He gave voice to the national consensus that the remaining original forest is "much more valuable for its recreational use than for lumber." The following day Roosevelt toured the forests of the western peninsula, including burned over stump lands miles in extent. He became even more committed to a generous national park.
FDR's trip crystalized national attention on the park, defeated Forest Service and timber industry opposition, and gave lowland forest preservation its first national push forward. When Roosevelt signed the bill creating Olympic National Park the following year, it recognized the Olympics' incredible natural richness and diversity. The park's qualities were articulated in the accompanying U.S. House Report. " . . . preserve for the benefit, use and enjoyment of the people the finest sample of primeval forests . . . winter range and permanent protection for the herds of native Roosevelt elk and other wildlife indigenous to the area . . . conserve and render available to the people, for recreational use, this outstanding mountainous country . . . and a portion of surrounding verdant forest together with a narrow strip along the beautiful Washington coast."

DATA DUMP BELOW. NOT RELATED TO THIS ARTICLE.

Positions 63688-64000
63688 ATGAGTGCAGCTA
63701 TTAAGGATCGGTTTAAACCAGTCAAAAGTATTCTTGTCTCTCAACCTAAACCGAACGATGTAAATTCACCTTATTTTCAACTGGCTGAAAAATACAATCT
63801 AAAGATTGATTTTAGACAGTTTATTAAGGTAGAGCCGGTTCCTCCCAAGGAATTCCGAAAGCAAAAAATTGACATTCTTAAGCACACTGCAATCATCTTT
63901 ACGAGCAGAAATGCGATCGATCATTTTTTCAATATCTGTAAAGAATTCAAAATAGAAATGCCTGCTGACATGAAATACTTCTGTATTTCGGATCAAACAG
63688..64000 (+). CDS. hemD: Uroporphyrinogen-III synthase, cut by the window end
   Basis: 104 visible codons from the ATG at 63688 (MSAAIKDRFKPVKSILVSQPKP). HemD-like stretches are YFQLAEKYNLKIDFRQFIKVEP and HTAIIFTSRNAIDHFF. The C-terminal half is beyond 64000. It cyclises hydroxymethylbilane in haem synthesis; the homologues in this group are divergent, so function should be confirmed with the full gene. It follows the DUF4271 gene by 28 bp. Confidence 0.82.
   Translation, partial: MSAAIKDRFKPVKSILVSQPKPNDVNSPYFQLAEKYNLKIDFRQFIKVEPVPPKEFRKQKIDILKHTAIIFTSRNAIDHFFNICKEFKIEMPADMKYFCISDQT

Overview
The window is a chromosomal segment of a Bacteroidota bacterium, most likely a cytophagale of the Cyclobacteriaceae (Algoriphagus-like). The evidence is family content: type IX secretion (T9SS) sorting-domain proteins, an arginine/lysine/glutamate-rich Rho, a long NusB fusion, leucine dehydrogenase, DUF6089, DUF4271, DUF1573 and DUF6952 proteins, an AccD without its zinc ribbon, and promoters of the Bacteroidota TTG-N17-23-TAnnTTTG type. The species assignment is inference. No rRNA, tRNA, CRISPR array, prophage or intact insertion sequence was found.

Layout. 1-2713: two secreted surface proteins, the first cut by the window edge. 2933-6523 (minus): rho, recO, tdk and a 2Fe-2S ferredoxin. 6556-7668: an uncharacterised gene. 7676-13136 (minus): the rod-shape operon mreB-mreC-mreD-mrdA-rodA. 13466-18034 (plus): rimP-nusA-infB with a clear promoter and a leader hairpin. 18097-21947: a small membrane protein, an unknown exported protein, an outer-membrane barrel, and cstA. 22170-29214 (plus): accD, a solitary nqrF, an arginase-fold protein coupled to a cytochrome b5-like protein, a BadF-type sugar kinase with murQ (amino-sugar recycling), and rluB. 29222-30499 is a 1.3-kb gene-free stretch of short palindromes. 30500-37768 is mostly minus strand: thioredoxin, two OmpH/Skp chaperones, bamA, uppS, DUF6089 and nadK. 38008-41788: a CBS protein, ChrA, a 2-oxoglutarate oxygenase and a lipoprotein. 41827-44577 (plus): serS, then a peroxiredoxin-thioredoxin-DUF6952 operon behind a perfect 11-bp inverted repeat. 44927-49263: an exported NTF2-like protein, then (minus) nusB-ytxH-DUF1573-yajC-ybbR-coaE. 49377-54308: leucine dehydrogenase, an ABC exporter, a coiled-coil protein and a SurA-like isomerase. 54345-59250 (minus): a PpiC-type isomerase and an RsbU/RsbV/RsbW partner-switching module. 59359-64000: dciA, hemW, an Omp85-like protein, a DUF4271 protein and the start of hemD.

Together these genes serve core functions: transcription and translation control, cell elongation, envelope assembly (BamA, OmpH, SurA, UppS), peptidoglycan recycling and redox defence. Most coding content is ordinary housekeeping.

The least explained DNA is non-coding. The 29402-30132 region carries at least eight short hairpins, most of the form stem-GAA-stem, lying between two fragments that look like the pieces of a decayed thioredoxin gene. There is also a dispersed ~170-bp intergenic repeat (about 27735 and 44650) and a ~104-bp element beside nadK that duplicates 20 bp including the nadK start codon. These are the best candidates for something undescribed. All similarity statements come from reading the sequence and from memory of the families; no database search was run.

In a huge victory for conservationists, the act authorized FDR to add significant lowland valley forests in the Bogachiel, Hoh, Queets and Quinault river valleys to the new park. The bill also contained, at the president's insistence, provisions to add the spectacular wilderness coast and the Queets River corridor.
To development interests who still hoped to see the new park "improved" with roads, lodges, resorts, and chalets, FDR's Secretary of the Interior, Harold Ickes, reaffirmed Congress's intent in a speech delivered in Seattle that September.
"In the case of a wilderness area like Olympic National Park, the solution can be stated in four words," Ickes stated. "Keep it a wilderness."